That explains a lot... I frequently have to solve 10+ captchas when I'm using Firefox, many of them rate-limited. It feels like a punishment for resising surveilance. These things should be illegal due to the accessibility problems they cause if not the fact they're a nuisance.
I'm sorry if that's unnecessarily dystopian
Everything is okay and justified when rich corporations do it. "Normal" people just have to accept it without fighting back in any way. Company directly and openly transmits malware to people's browsers, collects all personal information and creates detailed profiles of people in order to sell to interested parties? If I did that, I'd no doubt get charged with some sort of crime. They just make it part of their terms of service which nobody ever reads much less agrees to and somehow everything is justified. Suddenly it's not malware but "surveillance capitalism", a totally legitimate activity. And if we try to resist in any way, they use the lack of tracking to say we're indistinguishable from the networks of bots spamming them or DDoSing them or whatever. Since it's part of their terms of service, any attempt on our part to circumvent their fingerprinting is abuse.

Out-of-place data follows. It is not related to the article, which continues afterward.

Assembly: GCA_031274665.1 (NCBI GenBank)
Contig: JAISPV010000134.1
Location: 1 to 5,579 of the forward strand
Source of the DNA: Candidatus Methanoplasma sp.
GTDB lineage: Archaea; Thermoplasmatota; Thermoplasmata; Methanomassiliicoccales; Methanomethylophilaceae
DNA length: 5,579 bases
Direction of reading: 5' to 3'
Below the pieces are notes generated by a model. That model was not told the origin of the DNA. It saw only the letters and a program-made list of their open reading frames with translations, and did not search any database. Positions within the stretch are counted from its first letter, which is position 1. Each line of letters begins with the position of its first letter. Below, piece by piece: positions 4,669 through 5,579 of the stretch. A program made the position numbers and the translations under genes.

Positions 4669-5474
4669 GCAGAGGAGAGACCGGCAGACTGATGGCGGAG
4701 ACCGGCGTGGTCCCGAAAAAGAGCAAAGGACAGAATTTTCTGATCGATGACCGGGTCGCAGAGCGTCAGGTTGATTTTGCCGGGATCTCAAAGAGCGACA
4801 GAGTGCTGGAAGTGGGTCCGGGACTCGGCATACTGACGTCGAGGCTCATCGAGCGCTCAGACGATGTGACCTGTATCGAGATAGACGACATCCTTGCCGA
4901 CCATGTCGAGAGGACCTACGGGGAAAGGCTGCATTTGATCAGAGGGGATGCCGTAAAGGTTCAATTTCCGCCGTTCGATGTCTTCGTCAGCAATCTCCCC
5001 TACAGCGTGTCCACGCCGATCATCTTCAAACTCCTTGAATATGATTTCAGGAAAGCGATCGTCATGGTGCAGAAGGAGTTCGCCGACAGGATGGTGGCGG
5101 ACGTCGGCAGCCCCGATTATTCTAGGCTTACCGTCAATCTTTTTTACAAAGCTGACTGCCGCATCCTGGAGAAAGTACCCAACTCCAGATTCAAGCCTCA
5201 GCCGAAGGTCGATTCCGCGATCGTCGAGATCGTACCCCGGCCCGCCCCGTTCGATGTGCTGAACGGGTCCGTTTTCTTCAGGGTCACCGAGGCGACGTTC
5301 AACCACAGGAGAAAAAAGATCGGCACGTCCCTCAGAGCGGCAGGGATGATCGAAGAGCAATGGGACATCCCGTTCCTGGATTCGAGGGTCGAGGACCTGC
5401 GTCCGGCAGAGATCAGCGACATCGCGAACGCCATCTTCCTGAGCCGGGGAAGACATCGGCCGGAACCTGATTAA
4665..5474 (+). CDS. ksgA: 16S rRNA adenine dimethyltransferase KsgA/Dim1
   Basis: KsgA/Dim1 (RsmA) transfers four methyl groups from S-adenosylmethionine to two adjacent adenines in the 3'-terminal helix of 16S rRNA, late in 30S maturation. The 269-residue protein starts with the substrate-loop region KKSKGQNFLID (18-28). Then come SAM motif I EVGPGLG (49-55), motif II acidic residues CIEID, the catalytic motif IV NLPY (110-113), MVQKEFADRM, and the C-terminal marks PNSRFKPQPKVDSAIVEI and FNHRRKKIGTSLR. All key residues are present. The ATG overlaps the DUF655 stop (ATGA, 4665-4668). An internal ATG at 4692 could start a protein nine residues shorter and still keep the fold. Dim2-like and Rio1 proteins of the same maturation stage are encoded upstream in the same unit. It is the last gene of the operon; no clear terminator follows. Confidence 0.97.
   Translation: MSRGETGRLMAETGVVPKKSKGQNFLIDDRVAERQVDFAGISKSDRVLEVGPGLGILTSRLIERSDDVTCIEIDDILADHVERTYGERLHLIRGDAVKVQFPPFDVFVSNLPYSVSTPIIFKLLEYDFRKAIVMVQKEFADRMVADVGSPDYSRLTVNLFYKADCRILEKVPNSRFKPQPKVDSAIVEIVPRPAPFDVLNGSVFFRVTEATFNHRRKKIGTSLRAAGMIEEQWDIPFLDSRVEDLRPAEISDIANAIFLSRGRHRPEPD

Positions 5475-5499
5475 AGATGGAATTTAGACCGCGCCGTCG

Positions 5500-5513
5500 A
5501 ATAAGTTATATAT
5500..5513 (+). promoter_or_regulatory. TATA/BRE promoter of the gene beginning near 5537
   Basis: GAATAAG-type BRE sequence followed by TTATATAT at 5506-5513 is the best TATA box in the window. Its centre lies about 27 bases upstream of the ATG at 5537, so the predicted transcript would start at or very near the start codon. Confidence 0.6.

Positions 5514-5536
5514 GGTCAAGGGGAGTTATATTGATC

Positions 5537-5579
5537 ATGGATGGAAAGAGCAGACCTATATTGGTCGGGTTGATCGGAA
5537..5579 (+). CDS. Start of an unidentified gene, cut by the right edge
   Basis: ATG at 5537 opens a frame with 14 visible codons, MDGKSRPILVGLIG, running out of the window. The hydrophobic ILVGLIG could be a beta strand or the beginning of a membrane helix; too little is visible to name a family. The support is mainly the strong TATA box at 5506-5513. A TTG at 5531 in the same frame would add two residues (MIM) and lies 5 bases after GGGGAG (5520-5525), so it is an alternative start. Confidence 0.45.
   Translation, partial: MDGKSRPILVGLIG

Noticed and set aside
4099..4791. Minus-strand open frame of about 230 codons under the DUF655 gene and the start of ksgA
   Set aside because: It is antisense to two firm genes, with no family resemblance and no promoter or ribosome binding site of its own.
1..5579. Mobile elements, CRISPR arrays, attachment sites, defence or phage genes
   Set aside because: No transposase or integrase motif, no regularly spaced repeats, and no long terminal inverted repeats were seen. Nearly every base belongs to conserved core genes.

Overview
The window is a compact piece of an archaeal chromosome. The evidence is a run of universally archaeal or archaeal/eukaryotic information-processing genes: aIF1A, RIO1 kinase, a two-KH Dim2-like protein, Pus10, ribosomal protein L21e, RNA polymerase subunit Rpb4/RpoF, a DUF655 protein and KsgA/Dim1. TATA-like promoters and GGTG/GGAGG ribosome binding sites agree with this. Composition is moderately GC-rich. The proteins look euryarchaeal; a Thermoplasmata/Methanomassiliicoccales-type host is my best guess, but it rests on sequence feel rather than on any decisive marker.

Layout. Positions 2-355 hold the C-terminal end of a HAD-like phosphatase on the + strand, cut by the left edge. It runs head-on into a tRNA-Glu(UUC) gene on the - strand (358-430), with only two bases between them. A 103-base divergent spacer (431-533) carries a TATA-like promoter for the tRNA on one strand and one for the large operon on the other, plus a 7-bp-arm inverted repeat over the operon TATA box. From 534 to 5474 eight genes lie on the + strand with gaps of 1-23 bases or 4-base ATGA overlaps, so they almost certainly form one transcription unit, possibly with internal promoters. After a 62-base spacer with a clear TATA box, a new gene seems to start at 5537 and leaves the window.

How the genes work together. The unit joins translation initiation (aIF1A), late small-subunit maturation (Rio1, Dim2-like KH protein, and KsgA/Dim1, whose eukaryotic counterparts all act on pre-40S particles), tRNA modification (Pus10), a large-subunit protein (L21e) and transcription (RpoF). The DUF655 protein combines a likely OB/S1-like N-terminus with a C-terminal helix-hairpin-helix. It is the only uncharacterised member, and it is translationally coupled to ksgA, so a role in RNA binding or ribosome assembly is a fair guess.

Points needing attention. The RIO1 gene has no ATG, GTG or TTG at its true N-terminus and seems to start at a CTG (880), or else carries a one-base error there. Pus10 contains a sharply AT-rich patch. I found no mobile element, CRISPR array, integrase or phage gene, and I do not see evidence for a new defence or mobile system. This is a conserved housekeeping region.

> we're going to correct your behavior by making your browsing experience miserable
Hopefully the only thing they'll achieve is the death of their own online community. Imagine if HN forced people to solve a captcha before every single post.
> Invent a better one and the world will throw money at you.
It already exists.
The abuse stems from the fact servers connected to the wider internet are designed to respond to anyone who tries to talk to it. That's the fundamental problem with internet security today: computers talk to strangers they don't know much less trust.
What if computers dropped all packets by default and networked only with authorized users? The risk of exploitation and abuse becomes negligible because to unauthorized users it's like the computer is not even there to begin with.
This can be done with single packet authorization. The internet would lose its mass market appeal but it's much better than normalized widespread surveillance.